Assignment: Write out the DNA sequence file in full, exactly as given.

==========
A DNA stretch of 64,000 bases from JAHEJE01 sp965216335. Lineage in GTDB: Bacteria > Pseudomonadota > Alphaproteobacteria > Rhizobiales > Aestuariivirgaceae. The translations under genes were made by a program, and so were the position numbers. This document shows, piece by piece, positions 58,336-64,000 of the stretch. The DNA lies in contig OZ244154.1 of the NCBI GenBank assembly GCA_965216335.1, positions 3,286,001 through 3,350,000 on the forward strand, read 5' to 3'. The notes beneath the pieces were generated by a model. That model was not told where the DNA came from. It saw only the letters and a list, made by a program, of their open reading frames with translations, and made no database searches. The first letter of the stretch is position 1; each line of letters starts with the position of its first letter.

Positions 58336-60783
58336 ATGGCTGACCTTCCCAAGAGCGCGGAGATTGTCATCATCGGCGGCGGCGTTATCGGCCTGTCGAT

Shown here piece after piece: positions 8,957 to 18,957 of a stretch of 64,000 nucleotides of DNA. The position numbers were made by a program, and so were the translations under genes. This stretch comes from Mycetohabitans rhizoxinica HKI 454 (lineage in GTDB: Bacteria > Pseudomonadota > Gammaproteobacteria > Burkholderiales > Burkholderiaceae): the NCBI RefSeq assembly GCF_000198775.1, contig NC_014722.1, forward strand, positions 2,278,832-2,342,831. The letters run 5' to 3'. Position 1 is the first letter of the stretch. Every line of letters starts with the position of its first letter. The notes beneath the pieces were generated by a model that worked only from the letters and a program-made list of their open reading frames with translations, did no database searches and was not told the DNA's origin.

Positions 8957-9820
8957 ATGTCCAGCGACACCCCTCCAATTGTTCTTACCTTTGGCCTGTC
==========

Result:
A DNA stretch of 64,000 bases from JAHEJE01 sp965216335. Lineage in GTDB: Bacteria > Pseudomonadota > Alphaproteobacteria > Rhizobiales > Aestuariivirgaceae. The translations under genes were made by a program, and so were the position numbers. This document shows, piece by piece, positions 58,336-64,000 of the stretch. The DNA lies in contig OZ244154.1 of the NCBI GenBank assembly GCA_965216335.1, positions 3,286,001 through 3,350,000 on the forward strand, read 5' to 3'. The notes beneath the pieces were generated by a model. That model was not told where the DNA came from. It saw only the letters and a list, made by a program, of their open reading frames with translations, and made no database searches. The first letter of the stretch is position 1; each line of letters starts with the position of its first letter.

Positions 58336-60783
58336 ATGGCTGACCTTCCCAAGAGCGCGGAGATTGTCATCATCGGCGGCGGCGTTATCGGCCTGTCGAT

Shown here piece after piece: positions 8,957 to 18,957 of a stretch of 64,000 nucleotides of DNA. The position numbers were made by a program, and so were the translations under genes. This stretch comes from Mycetohabitans rhizoxinica HKI 454 (lineage in GTDB: Bacteria > Pseudomonadota > Gammaproteobacteria > Burkholderiales > Burkholderiaceae): the NCBI RefSeq assembly GCF_000198775.1, contig NC_014722.1, forward strand, positions 2,278,832-2,342,831. The letters run 5' to 3'. Position 1 is the first letter of the stretch. Every line of letters starts with the position of its first letter. The notes beneath the pieces were generated by a model that worked only from the letters and a program-made list of their open reading frames with translations, did no database searches and was not told the DNA's origin.

Positions 8957-9820
8957 ATGTCCAGCGACACCCCTCCAATTGTTCTTACCTTTGGCCTGTC